A Year As A Blackcurrant Grower
Looking to grow your own blackcurrants? If so, we’ve broken your blackcurrant-growing journey down into three simple steps and shared our top tips to see you from one start of the year to another…
Blackcurrant plants are typically sold as two-year-old bushes, and the months of November, December, January, February and March are the best time to plant these in the ground; this is known as the ‘dormant’ season. It’s best to avoid planting in the middle of winter when the ground can be too wet or frozen. Blackcurrant plants prefer full sun but will cope with light shade. The plants are sensitive to frost, so avoid planting in drafty areas, as cold winds and late frosts can damage flowers and reduce the crop.
If you have space to plant several plants, we’d suggest selective varieties that produce fruit from the early to late season to ensure a fruitful harvest for most of the summer.
Our growers plant blackcurrant cuttings into the ground – but it will take three years for these to produce their first proper crop for Ribena.
When your blackcurrants are big, shiny, and dark purple, they’re ready to pick! Harvest your crops on a dry day, as wet blackcurrants can spoil quickly. Once picked, your blackcurrants will keep in the fridge for several days. Take a look at our recipe for some delicious fruity inspiration.
If you’re looking to freeze your blackcurrant to enjoy later in the year, we’d recommend freezing them on a baking tray so they freeze individually before adding them into a freezer bag. This makes them much easier to grab a handful rather than having to defrost all the fruit that is stuck together.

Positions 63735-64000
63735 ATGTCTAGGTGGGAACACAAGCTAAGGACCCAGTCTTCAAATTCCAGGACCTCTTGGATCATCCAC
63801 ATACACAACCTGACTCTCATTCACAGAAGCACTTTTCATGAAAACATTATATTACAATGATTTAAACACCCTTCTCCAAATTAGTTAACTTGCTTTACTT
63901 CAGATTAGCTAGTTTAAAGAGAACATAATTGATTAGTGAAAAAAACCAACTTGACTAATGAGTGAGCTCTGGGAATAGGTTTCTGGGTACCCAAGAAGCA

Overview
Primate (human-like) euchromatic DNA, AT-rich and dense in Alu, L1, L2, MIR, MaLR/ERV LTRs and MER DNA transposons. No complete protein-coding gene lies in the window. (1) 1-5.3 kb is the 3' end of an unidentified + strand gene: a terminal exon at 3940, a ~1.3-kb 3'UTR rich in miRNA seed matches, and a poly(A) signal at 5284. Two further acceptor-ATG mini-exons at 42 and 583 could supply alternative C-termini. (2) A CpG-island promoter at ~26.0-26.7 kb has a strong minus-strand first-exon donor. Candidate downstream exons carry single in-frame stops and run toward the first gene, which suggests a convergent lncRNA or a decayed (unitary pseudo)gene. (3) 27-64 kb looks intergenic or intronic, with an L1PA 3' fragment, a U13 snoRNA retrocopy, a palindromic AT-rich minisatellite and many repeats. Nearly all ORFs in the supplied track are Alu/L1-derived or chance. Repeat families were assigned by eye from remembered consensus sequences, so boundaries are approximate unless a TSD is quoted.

Depending on the variety, your blackcurrants will be ready for harvesting from early summer onwards. The Blackcurrant Foundation harvest starts mid-July, typically in Kent, and ends mid-August in Dundee, Scotland.
Once the harvest is over, your bushes will need maintenance to ensure a healthy crop next year. To encourage new stems to grow, the bushes will need pruning annually in winter. If you’ve had strong growth, we recommend pruning lightly, whereas if growth has been weak, then a hard prune is better – cut at least half the shoots back near ground level.
When spring comes back around, the great British weather can still be unpredictable. Any late frosts can be very damaging to the overall yield of the bush. Once the bush has flowered, the flowers are incredibly delicate. Frosts can cause the flowers to fall off, and one flower = one blackcurrant! On nights when frost is forecast, it’s good to be prepared and protect bushes in flower by covering them with a fleece or cloth.
We’d love to see how you get on growing your own and the delicious ways you choose to enjoy your crops once they’re ready! Follow us on Instagram, and don’t forget to tag us in your photos – @ukblackcurrants.
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